Glacier National Park was designed with hiking in mind. It is located on the Canadian border in Montana and shares land with Waterton Lakes National Park in Alberta. Getting outside in Glacier National Park is essential, and the best way to do so is to explore its 700 miles of short and long hikes. Keep in mind that you must watch for cougars and bears.
12. Bryce Canyon National Park, Utah
You could spend an entire summer exploring this national park’s hiking trails with short and long hikes. The Rim Trail is one of the best hikes in Bryce Canyon for landscape views, giving you a genuine appreciation for Mother Nature’s wonder. It’s 11 miles long (out and back) and offers some of the best views of the rock formations.
13. Zion National Park, Utah
Zion National Park, located in Utah, offers hiking around 250 million-year-old rock formations. There are several great hiking trails here, but the West Rim Trail is a fantastic multi-day hike with camping along the way. The Angels Landing hiking trail is another excellent option, as it provides views of many different Zion formations.
14. The Wave, Utah/ Arizona
The Wave, located on the Utah-Arizona border in Coyotes Buttes North (a section of the Paria Canyon-Vermilion Cliffs Wilderness), is one of the most photographed natural features in the United States. Due to the limited number of permits issued per day, visiting is extremely difficult. Basic navigation skills are advised, especially when dealing with summer’s extreme heat. The round-trip distance is 6.4 miles, and the difficulty level is moderate.
15. Haleakala National Park, Hawaii/ Maui
Haleakala National Park, located on the Hawaiian island of Maui, features a volcano, bamboo forest, colorful eucalyptus trees, and waterfalls. If you’re looking for a diverse and beautiful place to hike in the United States, this is it! At the end of the Hana Highway, there is a lovely hike. The Pipiwai Trail leads to some of Maui’s most beautiful attractions, including a stroll through a bamboo forest to the 400-foot-high Waimoku Falls and the Seven Sacred Pools. Another spectacular hike is to the Haleakala volcano’s crater rim for sunrise.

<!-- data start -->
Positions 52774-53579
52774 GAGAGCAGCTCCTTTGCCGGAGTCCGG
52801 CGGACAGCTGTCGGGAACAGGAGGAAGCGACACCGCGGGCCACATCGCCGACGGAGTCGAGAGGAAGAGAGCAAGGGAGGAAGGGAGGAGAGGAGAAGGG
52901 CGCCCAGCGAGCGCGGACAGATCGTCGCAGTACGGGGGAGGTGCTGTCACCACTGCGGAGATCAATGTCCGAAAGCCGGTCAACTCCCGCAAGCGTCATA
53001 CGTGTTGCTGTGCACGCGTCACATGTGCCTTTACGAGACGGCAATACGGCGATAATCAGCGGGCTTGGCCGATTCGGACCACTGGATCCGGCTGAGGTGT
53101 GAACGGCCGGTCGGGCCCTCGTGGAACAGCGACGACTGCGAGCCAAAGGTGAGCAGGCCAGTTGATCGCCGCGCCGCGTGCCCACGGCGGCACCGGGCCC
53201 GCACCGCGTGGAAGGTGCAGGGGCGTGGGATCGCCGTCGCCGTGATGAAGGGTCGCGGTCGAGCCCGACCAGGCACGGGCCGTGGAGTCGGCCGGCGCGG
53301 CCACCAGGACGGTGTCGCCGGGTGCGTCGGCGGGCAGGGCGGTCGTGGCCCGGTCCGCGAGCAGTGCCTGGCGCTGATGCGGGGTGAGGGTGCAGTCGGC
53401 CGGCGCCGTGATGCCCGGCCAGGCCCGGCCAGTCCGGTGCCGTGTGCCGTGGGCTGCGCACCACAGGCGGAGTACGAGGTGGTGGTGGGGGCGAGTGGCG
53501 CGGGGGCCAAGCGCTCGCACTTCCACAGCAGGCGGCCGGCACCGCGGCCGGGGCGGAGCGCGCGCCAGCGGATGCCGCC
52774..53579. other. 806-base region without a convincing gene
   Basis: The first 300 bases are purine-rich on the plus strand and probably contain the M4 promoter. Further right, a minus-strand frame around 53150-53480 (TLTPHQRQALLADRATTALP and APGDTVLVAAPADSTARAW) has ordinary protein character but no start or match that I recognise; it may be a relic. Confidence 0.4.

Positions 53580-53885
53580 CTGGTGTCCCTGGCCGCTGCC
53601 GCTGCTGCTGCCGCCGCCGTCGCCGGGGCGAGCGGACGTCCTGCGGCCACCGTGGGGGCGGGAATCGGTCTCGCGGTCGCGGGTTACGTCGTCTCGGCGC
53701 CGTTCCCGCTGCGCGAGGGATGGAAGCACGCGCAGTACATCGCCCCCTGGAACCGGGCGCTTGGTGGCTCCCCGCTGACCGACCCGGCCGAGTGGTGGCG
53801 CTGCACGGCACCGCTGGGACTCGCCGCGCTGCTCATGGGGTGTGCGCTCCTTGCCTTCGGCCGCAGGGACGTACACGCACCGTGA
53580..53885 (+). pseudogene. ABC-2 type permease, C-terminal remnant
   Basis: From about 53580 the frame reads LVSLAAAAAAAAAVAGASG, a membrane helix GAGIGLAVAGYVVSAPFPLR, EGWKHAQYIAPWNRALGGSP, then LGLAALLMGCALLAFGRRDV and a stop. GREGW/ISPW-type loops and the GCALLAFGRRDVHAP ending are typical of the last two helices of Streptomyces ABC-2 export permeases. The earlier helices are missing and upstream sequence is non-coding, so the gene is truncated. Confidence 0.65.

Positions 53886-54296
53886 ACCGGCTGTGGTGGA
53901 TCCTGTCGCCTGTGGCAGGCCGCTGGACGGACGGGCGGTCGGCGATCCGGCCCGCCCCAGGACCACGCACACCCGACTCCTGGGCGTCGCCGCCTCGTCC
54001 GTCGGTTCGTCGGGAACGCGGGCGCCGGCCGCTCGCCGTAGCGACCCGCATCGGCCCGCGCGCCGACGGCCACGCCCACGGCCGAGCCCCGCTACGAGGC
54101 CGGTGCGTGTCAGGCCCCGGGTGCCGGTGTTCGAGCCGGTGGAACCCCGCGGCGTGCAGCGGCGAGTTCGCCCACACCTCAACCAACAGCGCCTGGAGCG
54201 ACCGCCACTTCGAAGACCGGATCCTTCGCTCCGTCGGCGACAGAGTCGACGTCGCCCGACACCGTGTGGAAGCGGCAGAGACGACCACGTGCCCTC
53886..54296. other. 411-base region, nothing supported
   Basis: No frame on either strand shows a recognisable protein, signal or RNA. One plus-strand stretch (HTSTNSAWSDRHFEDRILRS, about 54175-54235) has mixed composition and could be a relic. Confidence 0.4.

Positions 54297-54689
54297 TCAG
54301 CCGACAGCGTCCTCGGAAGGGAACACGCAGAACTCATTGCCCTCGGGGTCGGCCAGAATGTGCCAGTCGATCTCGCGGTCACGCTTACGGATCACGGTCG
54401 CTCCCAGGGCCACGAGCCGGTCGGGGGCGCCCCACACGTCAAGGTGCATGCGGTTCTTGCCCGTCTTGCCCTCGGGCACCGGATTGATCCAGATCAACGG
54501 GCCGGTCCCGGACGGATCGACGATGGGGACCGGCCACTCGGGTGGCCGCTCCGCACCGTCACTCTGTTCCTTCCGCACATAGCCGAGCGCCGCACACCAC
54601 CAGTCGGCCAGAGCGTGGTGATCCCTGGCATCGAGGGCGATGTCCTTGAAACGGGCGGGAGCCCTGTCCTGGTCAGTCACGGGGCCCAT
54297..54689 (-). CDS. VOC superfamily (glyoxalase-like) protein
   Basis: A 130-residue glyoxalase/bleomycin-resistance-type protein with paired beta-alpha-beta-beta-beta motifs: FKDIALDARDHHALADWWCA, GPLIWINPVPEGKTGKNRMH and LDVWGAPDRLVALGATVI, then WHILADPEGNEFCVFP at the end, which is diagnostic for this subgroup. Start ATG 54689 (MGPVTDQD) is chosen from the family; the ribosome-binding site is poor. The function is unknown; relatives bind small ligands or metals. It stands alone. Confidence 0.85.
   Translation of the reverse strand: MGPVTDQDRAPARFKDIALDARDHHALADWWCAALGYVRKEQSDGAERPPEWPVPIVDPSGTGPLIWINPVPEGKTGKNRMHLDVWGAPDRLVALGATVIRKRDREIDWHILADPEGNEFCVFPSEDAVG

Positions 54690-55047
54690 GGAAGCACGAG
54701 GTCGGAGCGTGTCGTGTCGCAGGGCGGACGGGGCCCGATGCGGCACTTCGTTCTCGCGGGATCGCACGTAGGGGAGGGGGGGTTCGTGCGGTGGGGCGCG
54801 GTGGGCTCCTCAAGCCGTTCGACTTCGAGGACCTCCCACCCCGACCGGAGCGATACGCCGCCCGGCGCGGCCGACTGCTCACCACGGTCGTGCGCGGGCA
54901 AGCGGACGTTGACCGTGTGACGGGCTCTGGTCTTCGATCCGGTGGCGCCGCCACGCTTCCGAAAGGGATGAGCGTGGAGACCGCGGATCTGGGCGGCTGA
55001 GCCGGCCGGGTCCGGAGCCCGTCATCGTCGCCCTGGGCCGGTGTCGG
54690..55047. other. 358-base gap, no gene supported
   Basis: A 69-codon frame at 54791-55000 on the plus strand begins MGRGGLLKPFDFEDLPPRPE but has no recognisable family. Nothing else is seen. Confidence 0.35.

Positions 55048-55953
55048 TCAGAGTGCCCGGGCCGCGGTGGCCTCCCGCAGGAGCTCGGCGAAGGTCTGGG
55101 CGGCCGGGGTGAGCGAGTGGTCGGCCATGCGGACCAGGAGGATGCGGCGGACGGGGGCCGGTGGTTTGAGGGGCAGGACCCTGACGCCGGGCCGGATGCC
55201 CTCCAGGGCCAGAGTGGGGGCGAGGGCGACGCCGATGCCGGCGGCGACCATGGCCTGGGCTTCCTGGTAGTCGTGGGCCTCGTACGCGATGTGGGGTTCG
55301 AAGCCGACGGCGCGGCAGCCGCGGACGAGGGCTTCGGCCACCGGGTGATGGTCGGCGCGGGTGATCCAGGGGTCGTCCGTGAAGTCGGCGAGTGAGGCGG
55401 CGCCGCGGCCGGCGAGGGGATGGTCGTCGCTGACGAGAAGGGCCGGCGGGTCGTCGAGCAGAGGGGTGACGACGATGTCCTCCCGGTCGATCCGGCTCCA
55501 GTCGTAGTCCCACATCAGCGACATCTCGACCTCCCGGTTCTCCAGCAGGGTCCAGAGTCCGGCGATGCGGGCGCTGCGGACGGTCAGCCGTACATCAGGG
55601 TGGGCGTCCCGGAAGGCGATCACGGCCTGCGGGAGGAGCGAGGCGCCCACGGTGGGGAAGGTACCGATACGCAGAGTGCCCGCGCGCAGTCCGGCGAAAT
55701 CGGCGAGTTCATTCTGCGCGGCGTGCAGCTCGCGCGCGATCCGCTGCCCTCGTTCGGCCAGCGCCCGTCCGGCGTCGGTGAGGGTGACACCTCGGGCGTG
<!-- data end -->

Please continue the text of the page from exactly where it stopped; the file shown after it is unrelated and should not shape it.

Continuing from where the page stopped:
16. Big Sur – Point Lobos, California
Big Sur may be better known as an iconic California road trip than a hiking destination, but believe me when I say there are plenty of incredible hiking opportunities along Big Sur. Point Lobos State Park is a popular hiking destination in Big Sur. The Bird Island Trail offers views of the picturesque China Cove and stunning cliff views where you can see sea lions basking in the sun. Spanish explorers named Point Lobos (Punta de Los Lobos Marinos) after all the sea lions that hang out on the rocks.
17. Grand Teton National Park, Wyoming
Grand Teton National Park will astound you! Some of the best places to hike in the United States can be found in Wyoming’s beautiful landscape. The Jenny Lake Trail is one of the most popular hikes in Grand Teton National Park. It is an 8-mile long, relatively flat trail with a 623-foot elevation gain that allows you to appreciate Grand Teton’s scenery fully. Its popularity stems from the fact that it connects to the Hidden Falls hike, the Inspiration Point hike, and the Forks of Cascade Canyon hike, allowing you to experience several different trails at once.
18. Yellowstone, Wyoming/ Montana/ Idaho
America’s first national park is well-known for its geysers and volcanic activity and is a hiker’s paradise. Yellowstone National Park has over 2.2 million acres in Wyoming, Montana, and Idaho, with numerous hiking trails. The North Rim Trail is known as Yellowstone National Park’s Grand Canyon. Upper Geyser Basin Falls, Cascade Creek, Crystal Falls, and the Firehole River that runs through Upper Geyser Basin are all visible on the 7.6-mile hike.
19. The Smoky Mountains National Park, North Carolina/ Tennessee
The Great Smoky Mountains National Park is located in North Carolina (as well as Tennessee). Within its 200,000 acres, there are many excellent trails to hike, including 500 miles of hiking trails. The Appalachian Trail runs through this park for 101 miles, so you can take a short walk on it to get a sense of what those hiking the entire route are experiencing. Another must-see hike is Cascade Falls, which leads to a thunderous 20-foot waterfall in E.B. Park Jeffress.
20. Red Rock Canyon, Nevada
If the crowds and excess of Las Vegas are tiring you out, make your way to Red Rock Canyon. Red Rock, located just 25 minutes west of the Las Vegas Strip, is one of Nevada’s most popular outdoor destinations. There are a variety of trails suitable for novice, intermediate, and advanced hikers. It is also one of the top rock climbing destinations in the United States, with rock climbers frequently seen hanging off the park’s bright orange cliffs.